Literary Analysis of My Papa’s Waltz by Theodore Roethke

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Words: 1260 |

Pages: 3|

7 min read

Published: May 14, 2021

Words: 1260|Pages: 3|7 min read

Published: May 14, 2021

Judith Lewis Herman, an American psychiatrist, said “Many abused children cling to the hope that growing up will bring escape and freedom.” This quote seems to ring-true in “My Papa’s Waltz” by Theodore Roethke. My Papa’s Waltz is one of Theodore Roethke's most widely known poems. Poetry is oral or literary works that are in condensed or compressed form to convey emotion or ideas. Poems are created to express the thoughts and emotions of the writer. It frequently relies on their effect on imagery, word association, and the musical qualities of the language used. Readers are uncertain about the theme of Theodore Roethke's 'My Papa's Waltz'. Some believe that the poem is a memory of a happy exchange between a father and son, while others believe it has darker undertones. The more plausible explanation is that it contains a secret theme of abuse. Child abuse could be considered the theme because of the hints of alcoholism, a mothers' distaste for what is occurring, and damage to the kitchen and the child. Careful analysis of the keywords and stanzas back up the theory of child abuse caused by a destructive and intoxicated father. The setting, imagery, and word selection allows the reader to understand the cruelty the little boy endures after his father returns from work.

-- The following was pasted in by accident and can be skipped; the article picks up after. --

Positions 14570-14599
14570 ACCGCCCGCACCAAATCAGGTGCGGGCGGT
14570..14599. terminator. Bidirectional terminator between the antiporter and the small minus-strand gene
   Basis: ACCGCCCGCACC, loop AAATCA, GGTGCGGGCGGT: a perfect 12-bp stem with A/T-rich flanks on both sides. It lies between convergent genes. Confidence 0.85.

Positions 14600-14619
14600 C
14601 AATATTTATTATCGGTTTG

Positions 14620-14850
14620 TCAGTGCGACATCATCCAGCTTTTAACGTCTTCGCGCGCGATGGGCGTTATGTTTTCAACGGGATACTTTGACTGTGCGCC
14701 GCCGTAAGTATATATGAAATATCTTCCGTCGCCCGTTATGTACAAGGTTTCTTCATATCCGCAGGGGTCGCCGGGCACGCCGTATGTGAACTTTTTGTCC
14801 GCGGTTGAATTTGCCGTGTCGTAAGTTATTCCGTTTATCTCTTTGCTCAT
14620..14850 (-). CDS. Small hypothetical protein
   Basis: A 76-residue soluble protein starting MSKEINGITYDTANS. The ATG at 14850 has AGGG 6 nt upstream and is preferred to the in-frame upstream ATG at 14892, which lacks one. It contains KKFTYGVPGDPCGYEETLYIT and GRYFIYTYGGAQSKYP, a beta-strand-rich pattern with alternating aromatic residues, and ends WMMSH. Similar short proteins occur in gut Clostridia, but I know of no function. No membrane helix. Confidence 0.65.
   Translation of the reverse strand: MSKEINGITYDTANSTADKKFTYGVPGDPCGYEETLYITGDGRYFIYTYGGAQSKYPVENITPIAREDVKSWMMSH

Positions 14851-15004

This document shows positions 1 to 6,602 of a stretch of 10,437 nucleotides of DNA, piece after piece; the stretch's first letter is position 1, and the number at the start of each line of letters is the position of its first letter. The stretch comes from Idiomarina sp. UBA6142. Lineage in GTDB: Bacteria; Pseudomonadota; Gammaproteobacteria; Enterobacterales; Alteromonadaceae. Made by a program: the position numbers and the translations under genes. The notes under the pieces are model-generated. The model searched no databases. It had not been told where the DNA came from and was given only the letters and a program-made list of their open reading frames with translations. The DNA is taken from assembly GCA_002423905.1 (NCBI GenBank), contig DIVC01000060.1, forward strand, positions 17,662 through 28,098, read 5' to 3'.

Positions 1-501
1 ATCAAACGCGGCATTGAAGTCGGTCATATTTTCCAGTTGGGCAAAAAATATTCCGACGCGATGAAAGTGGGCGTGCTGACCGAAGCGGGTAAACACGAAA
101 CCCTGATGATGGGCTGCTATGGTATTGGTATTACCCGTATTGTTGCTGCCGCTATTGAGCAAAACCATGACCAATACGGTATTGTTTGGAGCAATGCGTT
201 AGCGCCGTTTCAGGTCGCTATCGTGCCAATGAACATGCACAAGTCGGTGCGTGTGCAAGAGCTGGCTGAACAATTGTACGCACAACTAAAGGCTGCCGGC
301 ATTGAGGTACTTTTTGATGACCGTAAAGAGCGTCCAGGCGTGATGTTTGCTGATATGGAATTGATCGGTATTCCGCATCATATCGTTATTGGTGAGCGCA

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My Papa’s Waltz is a lyric poem. Theodore Roethke wrote this poem in 1942. The poem is about an exchange between a father and son in a kitchen. The entire story is told from the viewpoint of the writer remembering a moment from his childhood. The story of the alcoholic father dancing with his child around the room, holding him roughly and beating time on his head, might be interpreted in a positive and negative way. A rough and hard-working man, that loves his son and wants to have fun being with him, or this is a story of a drunkard neglecting and abusing his child. The poem follows an alternate rhyme scheme with the occasional slant written in the poem. The meter is an iambic trimeter, a weak syllable followed by strong syllable with three stressed syllables per line to make the poem very easy. There are three stressed syllables in a line resembling an actual waltz, which has three beats. The poem contains four stanzas containing quatrains. The poem's setting is in the kitchen, the life of the house, especially in 1942. “But I hung on like death” is an example of a simile in the poem. Some lines give us background information as well. Theodore Roethke’s father owned a greenhouse, which explains in line 10 why his hand is cakes in dirt.